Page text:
Mohinder Puri of Delhi, India, wrote, “It’s easy to say that focus is possible through effort, but it has a great deal to do with innate mental capacity — what we call practicing “Dhyana” in Sanskrit. A certain level of focus always eludes you. It is the relative energy that conditions one’s level of focus. One should practice Dhyana to overcome this.”
Being curious as to how the wisdom of the East might be of value in studios of the West, I’ve always been interested in meditational spin. The idea of Dhyana takes the form of “Chan” in China, “Zen” in Japan, “Seon” in Korea and “Samten” in Tibet. Dhyana is known as an instrument to gain self-knowledge, creativity and the ability to concentrate. The idea is to free the mind from the “five hindrances” (craving, aversion, sloth, agitation, doubt) and the distraction of discursive thinking. Interested?
In the individual practice of what I call “Natural Dhyana” we see variations of creative intelligence. Think of the relative abilities of different folks to simply absorb the knowledge of others. More importantly, think of our varying abilities to follow the advice of our inner gurus. Yep, all those nasty hindrances tend to get in the way. Without resorting to levitation around the studio, here are a few practical ideas:
In the morning and several times throughout your working day, systematically take time to “center” yourself. Relax, reassess, contemplate work in progress, and look ahead. Teach yourself to do this centering while simultaneously doing other tasks — priming, squeezing out, cleaning up. In the close practice of your art, learn “multi-leveling,” the ability to think of one thing while you’re thinking of another. While your mind is ostensibly at rest, look for creative opportunities for expediency and efficiency. Let “Lazy mind,” “Management mind” and “Doing mind” share life in the studio. While energy may seem boundless, it is not. It needs respect and husbanding. Very often, simple Zen-like activities can make a difference. For example, slow down your line to half its normal speed. Take time to relish brushstroke, texture or passage. Make works of art that look fast and fresh, but take longer to accomplish. Go steadily and move calmly along your chosen path.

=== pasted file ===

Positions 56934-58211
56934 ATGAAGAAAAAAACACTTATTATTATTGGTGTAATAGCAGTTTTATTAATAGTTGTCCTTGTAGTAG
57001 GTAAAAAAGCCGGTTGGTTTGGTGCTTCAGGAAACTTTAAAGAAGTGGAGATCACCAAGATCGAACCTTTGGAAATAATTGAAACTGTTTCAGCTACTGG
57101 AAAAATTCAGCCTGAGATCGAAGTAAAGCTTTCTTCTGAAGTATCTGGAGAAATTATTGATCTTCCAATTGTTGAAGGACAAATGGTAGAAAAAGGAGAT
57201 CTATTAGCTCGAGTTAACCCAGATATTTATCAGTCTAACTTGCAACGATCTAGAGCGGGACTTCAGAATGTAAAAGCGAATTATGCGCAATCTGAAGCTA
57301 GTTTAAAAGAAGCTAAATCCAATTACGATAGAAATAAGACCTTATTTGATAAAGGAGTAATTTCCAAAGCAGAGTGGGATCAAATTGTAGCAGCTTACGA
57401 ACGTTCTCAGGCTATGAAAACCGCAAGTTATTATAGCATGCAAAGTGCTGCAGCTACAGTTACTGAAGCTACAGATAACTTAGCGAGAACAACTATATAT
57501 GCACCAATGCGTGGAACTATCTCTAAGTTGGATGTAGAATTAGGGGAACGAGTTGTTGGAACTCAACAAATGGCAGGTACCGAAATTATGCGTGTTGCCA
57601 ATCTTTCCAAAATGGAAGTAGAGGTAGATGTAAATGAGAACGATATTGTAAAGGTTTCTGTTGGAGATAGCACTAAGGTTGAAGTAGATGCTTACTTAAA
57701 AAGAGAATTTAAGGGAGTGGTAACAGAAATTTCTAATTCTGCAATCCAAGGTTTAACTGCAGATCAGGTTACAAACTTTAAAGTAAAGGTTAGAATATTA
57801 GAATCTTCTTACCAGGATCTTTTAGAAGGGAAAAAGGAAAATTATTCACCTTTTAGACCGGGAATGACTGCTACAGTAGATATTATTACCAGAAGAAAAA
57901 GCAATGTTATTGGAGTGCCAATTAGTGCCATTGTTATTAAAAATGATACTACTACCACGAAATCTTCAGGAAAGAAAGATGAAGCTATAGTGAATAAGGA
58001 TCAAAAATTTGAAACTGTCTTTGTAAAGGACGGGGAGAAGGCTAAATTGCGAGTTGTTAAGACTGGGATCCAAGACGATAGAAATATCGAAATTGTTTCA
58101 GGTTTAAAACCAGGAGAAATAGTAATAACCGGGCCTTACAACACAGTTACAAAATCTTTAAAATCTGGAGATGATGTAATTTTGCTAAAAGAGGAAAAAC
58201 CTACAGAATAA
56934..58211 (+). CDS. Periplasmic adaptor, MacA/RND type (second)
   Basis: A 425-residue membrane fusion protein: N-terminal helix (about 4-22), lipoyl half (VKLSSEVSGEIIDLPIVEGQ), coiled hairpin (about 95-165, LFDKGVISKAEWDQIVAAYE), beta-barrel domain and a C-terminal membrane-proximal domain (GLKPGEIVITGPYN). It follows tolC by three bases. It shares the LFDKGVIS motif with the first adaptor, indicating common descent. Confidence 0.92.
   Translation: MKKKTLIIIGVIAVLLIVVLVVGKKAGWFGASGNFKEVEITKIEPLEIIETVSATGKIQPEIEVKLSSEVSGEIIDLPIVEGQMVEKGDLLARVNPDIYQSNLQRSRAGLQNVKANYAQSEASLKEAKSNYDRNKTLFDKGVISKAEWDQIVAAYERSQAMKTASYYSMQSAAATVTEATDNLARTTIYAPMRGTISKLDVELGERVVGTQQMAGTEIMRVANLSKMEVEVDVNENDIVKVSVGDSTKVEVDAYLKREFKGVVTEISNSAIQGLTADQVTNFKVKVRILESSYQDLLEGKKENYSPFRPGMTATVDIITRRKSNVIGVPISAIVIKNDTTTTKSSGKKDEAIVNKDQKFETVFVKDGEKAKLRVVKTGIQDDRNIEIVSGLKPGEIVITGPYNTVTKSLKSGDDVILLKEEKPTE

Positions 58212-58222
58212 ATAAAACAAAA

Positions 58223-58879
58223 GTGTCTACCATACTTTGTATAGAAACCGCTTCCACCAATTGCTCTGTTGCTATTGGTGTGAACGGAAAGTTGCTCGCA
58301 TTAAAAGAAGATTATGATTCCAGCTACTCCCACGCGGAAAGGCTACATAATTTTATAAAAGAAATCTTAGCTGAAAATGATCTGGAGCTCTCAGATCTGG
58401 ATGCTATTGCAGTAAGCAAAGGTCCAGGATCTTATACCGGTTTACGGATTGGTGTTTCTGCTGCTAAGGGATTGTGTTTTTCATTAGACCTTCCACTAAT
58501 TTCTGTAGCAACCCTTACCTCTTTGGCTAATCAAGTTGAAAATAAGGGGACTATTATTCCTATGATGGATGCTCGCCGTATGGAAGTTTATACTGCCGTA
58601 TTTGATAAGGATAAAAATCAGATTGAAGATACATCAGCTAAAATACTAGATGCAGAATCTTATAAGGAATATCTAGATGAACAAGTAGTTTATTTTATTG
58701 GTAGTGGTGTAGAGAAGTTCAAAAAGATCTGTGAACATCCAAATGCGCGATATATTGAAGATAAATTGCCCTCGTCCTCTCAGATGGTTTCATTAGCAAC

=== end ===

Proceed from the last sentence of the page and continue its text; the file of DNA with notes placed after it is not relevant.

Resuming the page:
PS: “There is no art without contemplation.” (Robert Henri)
Esoterica: A problem for some artists is the scourge of self-sabotage. This can often be traced to simple guilt — generally to do with some of the five hindrances mentioned above. Guilt promotes poor self-esteem and can ruin careers. Eliminating the source of guilt and genuinely purifying the soul is the saint’s choice — not always possible in the real world. Private meditation and Natural Dhyana, a bit like the remarkable Western convention of Confession, tends to temporarily absolve guilt, clarify direction, focus the mind and put the world more aright. Dhyana has been reported to snuff out self-defeatist gremlins.
This letter was originally published as “Dyhana” on September 4, 2007.
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Artists don’t make objects. Artists make mythologies. (Anish Kapoor)
Design is the foundation of any painting and you want your paintings to have powerful designs filled with exciting color. In this course we will discover designs two hidden meanings around where you put your center of interest plus how to use neutrals to make your paintings glow and finally add sensual edges that are the soul of the painting.
This workshop will be a live virtual event. I will be there with you during the entire four days. I can’t wait as I am excited. Please email me if you have any questions….email@example.com
August 31 – September 3, 2020, Location…Online
We live in a fractured world. Wars, famine and power games are forcing people to abandon their homes and their way of life in hopes of finding peace. For lack of education or specialized skills, the poor are not accepted into our northern communities. They stay in the camps on the borders of turmoil, separated from local community. Animals are caught in the crossfire. Even the trees and the rocks suffer the agony of imbalance. This chaos is evident in my work. In between the rivulets of paint and the textural accidents I choose colours and forms to suggest a landscape where beauty continues to reign. We can still change the tide and build a new world harmony. Certainly, contemporary will focuses on gold instead of beauty. Yet, beauty is essential to the wellbeing of the planet. She is essential to the survival of humanity.